History is alive and well but the present also thrives, writes Natasha Jojoa Burling.
Heavy drinking, prostitution and general lawlessness among the sailors and whalers earnt Kororāreka the label, the "Hellhole of the Pacific" but nowadays it's "Romantic Russell" and life moves at a more sedate pace. It's where we began our Bay of Islands mini-break.
Russell is a small town, packed with history. Many buildings have plaques outside with inscriptions about when they were built and what they were used for. There are so many that some card has put one up on one building saying that nothing historical ever happened there.
We reached Opua about three and a half hours after leaving Auckland and the pace instantly changed. We took the car ferry to Okiato, a $13, 10-minute journey across the Waikare Inlet, past the local oyster farms, before an easy drive to our accommodation on the other side.
The Duke Motel is in the centre of town, close to the wharf, where you catch boats to the Hole in the Rock and Paihia.
Taira, the captain of our three-hour Hole in the Rock Dolphin cruise, gave an informative and witty commentary. He showed us a good swimming beach, Long Beach, over the hill from Russell, which we visited a couple of days later and loved. He also pointed out a nudist beach, Donkey Bay or Waitata Bay, which we opted to miss.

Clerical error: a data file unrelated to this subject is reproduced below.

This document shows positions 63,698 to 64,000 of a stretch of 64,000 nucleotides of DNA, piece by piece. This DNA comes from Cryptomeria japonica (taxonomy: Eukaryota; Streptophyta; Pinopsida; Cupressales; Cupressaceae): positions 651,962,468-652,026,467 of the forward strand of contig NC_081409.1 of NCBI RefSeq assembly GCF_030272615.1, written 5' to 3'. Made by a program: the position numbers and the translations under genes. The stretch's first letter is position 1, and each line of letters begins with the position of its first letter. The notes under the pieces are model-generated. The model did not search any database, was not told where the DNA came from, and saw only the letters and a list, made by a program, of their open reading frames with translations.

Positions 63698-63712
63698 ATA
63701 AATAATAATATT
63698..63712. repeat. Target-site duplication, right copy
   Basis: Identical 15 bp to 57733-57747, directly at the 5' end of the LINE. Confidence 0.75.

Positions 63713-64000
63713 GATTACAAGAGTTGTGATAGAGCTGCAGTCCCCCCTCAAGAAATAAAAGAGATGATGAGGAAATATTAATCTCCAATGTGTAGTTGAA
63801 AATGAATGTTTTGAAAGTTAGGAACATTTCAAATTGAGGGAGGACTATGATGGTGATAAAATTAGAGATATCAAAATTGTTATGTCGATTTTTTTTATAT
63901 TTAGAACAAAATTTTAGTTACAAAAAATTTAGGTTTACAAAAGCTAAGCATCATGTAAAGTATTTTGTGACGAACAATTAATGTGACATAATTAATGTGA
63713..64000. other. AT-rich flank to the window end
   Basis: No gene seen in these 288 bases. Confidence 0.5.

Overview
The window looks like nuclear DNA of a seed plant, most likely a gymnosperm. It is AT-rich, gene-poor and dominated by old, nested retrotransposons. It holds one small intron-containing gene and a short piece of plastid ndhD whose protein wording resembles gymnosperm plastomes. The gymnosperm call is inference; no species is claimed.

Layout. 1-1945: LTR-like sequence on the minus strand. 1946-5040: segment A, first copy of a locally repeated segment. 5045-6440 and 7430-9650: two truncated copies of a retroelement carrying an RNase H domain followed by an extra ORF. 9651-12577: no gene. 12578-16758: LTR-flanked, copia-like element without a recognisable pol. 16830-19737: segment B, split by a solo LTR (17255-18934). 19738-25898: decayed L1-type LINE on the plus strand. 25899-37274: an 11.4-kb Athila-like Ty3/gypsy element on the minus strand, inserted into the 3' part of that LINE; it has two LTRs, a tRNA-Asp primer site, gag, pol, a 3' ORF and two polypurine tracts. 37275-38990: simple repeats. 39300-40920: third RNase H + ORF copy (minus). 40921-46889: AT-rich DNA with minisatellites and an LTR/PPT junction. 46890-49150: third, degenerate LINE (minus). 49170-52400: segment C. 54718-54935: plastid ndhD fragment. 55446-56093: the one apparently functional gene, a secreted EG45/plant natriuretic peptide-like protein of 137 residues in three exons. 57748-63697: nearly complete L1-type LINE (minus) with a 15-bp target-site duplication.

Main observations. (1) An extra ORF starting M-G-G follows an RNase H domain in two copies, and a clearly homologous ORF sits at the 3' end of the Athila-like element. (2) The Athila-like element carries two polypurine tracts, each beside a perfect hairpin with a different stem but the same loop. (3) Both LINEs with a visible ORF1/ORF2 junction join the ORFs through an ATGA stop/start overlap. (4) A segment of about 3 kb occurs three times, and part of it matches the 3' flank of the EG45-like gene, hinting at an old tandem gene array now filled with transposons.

This cruise gives you a snippet of the great historical importance of the Bay of Islands. We heard about sites such as Assassination Cove, where French explorer Marion du Fresne and his 26 crew were killed in 1772. We saw the twin lagoons on Roberton Island (Motuarohia), where Captain Cook anchored the Endeavour in 1769.
The boat often goes through the Hole in the Rock of Piercy Island (Motu Kōkako) but the swell was too big for us to attempt it. We spotted three or four dolphins, swimming around the boat and leaping out of the water. The water was too rough to get in with them so, instead, everyone lurched from one side of the boat to the other taking photos.
Fortunately, Te Maki (The Orca) is a stable boat. It has upper and lower desk, seating inside and out and USB ports for charging devices, always handy for travellers.
We docked in Russell and walked along the reddish-brown pebbled beach, then chatted to a man who was gutting a kahawai he'd just caught. As the sun set, the town was tinted pink; just gorgeous.
The next day we caught the car ferry back to Opua and drove to Waitangi Treaty Grounds and Museum, where we met our guide, Rihu, a descendant of one of the Ngāpuhi chiefs who signed the Treaty. She showed us around the grounds, introducing us to talented carver Arama, who puts a modern spin on traditional designs. We walked down the hill to see Ngātokimatawhaorua, the largest waka in the world, at 35m. The Queen, Prince Charles and Princess Diana have all had a ride in it and it's officially part of the Royal Navy.
Then it was up the hill to the Meeting House, built in 1940, for a Māori cultural performance, which our family loved. The performers come outside for photos afterwards and are friendly and down to earth. We spoke to the lead musician, Taora, who lives with his family and some workmates in a house at the grounds.